The U.N. climate talks in Warsaw ended in dramatic fashion Saturday evening in what looked like a schoolyard fight with a mob of dark-suited supporters packed around the weary combatants, Todd Stern of the United States and Sai Navoti of Fiji representing G77 nations.

It took two weeks and 36 straight hours of negotiations to get to this point.

At issue in this classic North versus South battle was the creation of a third pillar of a new climate treaty to be finalised in 2015. Countries of the South, with 80 percent of the world’s people, finally won, creating a loss and damage pillar to go with the mitigation (emissions reduction) and adaptation pillars.

Super-typhoon Haiyan’s impact on the Philippines just days before the 19th Conference of the Parties (COP19) amply illustrated the reality of loss and damages arising from climate change.  Philippines lead negotiator Yeb Saño made an emotional speech announcing “fast for the climate” at the COP19 opening that garnered worldwide attention, including nearly a million YouTube views

Click for complete story

 

 

 

Japan Bails Out on CO2 Emissions Target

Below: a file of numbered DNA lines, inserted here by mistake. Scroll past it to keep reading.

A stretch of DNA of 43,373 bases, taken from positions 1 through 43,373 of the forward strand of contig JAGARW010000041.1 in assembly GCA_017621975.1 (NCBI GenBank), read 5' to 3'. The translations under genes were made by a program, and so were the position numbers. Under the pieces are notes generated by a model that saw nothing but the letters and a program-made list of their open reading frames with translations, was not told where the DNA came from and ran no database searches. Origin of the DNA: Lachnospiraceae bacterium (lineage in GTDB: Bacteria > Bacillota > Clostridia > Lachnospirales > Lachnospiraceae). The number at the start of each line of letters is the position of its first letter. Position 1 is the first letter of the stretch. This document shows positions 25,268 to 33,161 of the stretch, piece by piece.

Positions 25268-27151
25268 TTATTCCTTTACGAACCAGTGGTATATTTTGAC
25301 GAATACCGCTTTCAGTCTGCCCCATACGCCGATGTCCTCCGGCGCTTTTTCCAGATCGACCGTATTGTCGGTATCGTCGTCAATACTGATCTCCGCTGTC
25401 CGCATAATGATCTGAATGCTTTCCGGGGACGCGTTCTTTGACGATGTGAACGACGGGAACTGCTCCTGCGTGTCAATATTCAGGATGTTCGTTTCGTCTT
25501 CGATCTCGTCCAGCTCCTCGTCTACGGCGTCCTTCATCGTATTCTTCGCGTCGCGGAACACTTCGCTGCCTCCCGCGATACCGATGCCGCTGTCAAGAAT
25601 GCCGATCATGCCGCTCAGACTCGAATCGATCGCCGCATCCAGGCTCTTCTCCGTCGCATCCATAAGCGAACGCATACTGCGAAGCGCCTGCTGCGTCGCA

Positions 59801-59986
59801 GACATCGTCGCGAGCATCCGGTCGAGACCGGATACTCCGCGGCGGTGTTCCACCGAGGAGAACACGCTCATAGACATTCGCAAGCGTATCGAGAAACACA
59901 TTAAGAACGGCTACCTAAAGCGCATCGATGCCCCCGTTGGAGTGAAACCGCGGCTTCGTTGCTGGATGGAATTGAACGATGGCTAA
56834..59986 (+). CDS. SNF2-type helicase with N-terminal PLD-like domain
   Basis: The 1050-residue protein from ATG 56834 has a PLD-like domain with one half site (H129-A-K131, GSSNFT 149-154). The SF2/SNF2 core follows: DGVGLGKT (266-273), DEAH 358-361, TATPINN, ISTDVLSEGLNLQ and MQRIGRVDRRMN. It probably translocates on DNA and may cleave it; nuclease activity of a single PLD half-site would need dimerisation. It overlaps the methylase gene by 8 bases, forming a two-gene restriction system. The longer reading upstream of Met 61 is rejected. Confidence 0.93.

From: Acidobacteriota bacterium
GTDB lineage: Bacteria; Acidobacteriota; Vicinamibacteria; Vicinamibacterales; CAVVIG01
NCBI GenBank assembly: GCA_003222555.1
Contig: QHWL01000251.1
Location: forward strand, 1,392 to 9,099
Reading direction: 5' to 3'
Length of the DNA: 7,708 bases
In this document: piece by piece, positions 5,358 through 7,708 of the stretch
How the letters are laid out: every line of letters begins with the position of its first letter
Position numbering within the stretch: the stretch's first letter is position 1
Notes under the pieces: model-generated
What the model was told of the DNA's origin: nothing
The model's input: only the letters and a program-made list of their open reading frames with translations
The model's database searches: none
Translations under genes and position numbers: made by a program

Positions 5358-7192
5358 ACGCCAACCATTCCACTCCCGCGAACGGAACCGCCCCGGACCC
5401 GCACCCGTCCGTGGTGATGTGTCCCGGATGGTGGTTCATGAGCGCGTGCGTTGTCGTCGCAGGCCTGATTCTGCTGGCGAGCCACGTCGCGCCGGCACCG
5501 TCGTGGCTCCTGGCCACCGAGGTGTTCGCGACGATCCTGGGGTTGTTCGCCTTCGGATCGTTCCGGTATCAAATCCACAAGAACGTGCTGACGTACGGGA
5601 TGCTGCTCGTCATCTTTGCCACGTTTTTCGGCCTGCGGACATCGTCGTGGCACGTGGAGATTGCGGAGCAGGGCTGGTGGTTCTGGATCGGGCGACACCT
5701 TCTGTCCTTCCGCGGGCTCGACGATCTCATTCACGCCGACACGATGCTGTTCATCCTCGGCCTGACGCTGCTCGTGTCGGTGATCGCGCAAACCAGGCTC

cop presidentBy Stephen Leahy

WARSAW, Nov 15 2013 (IPS)   Japan announced Friday that it will renege on its carbon emissions pledge, likely ending any hope global warming can be kept to 2.0 degrees C.

The shocking announcement comes on the fifth day of the U.N. climate talks in Warsaw known as COP19, where more than 190 nations have agreed to a 2.0 C target and are trying to close the carbon emission gap to get there.

“It’s like a slap in the face of those suffering from the impacts of climate change such as the Philippines.” — Wael Hmaidan

Japan will increase that gap three to four percent with its new 2020 reduction target, according to the Climate Action Tracker (CAT). It amounts to a three-percent increase compared to a 1990 baseline. Japan’s 2009 Copenhagen Accord pledge was a 25 percent reduction by 2020.

“Japan is taking us in the opposite direction,” Marion Vieweg of Climate Analytics, a German climate research organisation, told IPS here in Warsaw.

“Their revision shows the bottom up approach is not working if countries can simply drop their pledges at any time,” Vieweg said.